Monday, June 29, 2009

New Review Posted: 500 Clown and the Elephant Deal

Centerstage just posted my review of 500 Clown and the Elephant Deal here. It's a very impressive show--these people do absolutely amazing stuff with circus arts, improvisation, music, and so much more. I'm not sure what, if anything, it all meant, but I was, as the Brits might say, gobsmacked by the whole experience. Not to mention this is one of the only audiences I've ever been in where I felt comparatively old and un-hip. 500 Clown is apparently what all the cool kids are doing. Also, Molly Brennan sent me a thank-you note for my review, which made me feel all warm and fuzzy. Here's the text of the review:

If there is a more seductive theatrical creation onstage in Chicago right now than Molly Brennan's Madame Barker, I don't want to know. The ringmistress of the action-packed and sensation-filled "500 Clown and the Elephant Deal," Madame Barker is riveting from the tips of her deep purple hair to the soles of her calf-high leather boots. I think I'm in love.

500 Clown is a group that uses circus techniques to create risky physical theater, incorporating the influence of Bertolt Brecht's "Man Is Man," improvisation and John Fournier's songs. Brennan and the rest of the fearless cast (Adrian Danzig, Paul Kalina, Matt Hawkins, and Jessica Hudson) are Madame Barker and her helpers. At first it seems it will be an evening of songs, but things get stranger and stranger as the night goes on, as people find themselves taking on many identities, battles rage and the entire affair devolves into chaos.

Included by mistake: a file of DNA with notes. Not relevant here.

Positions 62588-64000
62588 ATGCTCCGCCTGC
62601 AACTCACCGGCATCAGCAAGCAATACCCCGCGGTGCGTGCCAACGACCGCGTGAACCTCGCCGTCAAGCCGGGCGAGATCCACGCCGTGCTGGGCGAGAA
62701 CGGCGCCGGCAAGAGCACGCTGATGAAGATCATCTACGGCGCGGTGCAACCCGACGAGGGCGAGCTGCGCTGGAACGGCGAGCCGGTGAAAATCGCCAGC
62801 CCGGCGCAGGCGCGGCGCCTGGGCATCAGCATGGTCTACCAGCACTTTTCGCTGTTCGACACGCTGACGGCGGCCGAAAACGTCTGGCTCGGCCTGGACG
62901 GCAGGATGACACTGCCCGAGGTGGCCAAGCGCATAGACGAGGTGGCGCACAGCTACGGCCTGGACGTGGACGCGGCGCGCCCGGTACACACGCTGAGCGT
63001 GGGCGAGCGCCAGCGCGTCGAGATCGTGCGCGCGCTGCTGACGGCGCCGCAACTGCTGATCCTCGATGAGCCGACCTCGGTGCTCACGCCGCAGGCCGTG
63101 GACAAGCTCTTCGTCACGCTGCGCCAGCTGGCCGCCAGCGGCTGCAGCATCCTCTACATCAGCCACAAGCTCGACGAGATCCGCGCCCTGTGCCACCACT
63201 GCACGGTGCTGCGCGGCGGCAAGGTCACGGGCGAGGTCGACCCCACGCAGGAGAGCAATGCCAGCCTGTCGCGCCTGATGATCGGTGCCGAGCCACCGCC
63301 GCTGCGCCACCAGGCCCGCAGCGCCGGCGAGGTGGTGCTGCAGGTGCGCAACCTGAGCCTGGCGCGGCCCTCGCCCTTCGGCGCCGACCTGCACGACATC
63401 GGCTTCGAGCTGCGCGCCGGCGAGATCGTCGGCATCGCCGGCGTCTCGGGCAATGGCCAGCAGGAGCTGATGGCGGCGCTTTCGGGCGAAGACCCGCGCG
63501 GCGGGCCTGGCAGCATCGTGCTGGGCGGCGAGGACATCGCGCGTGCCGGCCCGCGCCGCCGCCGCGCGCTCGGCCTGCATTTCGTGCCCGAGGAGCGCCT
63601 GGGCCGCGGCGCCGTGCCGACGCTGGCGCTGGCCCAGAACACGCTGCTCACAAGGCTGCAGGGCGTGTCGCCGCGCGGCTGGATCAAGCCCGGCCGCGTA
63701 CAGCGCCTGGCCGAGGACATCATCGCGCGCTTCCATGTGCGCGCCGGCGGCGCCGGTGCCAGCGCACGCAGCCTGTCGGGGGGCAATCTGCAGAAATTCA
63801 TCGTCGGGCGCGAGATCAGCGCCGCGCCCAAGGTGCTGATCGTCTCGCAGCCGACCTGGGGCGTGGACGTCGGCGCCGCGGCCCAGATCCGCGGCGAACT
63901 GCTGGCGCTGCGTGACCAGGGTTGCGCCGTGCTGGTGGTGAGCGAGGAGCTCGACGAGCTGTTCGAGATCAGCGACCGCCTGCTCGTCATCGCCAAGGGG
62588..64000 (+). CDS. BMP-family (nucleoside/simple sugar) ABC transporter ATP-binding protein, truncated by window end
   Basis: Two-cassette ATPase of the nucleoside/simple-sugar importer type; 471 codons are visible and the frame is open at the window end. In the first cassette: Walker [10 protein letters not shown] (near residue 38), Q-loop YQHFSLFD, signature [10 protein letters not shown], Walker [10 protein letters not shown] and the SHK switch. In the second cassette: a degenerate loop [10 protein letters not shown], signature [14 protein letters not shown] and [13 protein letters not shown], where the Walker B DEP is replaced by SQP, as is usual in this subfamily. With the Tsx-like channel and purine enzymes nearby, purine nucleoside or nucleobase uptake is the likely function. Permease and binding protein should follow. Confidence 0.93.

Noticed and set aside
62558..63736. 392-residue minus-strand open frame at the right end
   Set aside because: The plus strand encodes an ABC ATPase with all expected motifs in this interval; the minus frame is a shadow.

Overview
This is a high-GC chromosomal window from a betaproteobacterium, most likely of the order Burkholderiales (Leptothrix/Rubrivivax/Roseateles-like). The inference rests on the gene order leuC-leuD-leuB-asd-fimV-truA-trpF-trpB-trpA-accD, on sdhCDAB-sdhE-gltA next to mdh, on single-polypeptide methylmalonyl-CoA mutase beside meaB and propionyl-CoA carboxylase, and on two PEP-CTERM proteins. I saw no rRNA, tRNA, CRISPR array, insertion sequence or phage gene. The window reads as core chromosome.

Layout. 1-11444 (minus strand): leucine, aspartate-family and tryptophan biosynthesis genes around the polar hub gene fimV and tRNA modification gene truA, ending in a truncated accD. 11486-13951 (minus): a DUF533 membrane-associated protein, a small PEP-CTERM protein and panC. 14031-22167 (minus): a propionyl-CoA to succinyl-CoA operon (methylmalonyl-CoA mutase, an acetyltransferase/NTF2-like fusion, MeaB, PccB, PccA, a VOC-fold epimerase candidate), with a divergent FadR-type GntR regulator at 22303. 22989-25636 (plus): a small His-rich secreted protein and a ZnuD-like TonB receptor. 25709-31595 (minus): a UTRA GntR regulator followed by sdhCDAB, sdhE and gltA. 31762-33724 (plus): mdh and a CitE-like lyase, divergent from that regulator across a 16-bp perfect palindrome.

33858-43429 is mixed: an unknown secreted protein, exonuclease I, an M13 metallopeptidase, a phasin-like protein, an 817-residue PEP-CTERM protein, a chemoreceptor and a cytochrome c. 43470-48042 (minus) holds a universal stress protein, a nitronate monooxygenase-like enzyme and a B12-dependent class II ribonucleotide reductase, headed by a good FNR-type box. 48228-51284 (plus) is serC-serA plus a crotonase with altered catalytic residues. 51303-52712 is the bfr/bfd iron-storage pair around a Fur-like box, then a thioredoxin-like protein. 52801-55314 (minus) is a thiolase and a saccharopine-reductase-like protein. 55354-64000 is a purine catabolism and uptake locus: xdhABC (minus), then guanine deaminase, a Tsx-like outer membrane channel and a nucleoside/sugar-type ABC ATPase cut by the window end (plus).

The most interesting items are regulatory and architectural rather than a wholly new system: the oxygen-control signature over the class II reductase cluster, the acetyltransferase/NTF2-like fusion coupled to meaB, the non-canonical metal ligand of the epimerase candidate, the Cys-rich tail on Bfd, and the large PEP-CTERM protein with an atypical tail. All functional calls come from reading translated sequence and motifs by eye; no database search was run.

It is, to be sure, chaotic. Clarity and coherence of theme and plot are hard to find, and by the last 25 minutes or so, the show began to feel a little drawn out; director Leslie Buxbaum Danzig may need to shape the onstage work a little more aggressively. Still, the caveats pale beside the staggering work done by the ensemble. All five cast members have impressive circus skills — they climb scaffolding, vault around on ropes, and tumble all over — but the show is the opposite of the slick spectacle usually implied by the word "circus." It's proudly messy, defiantly focused on what these extraordinary bodies can do, and who they are. The cast, aided by the band and the wonder-filled design, has created an experience that left me dazed, shaken up and exhilarated. It's all too rare that theater accomplishes what this show does: bypassing the mind and going straight for the guts.

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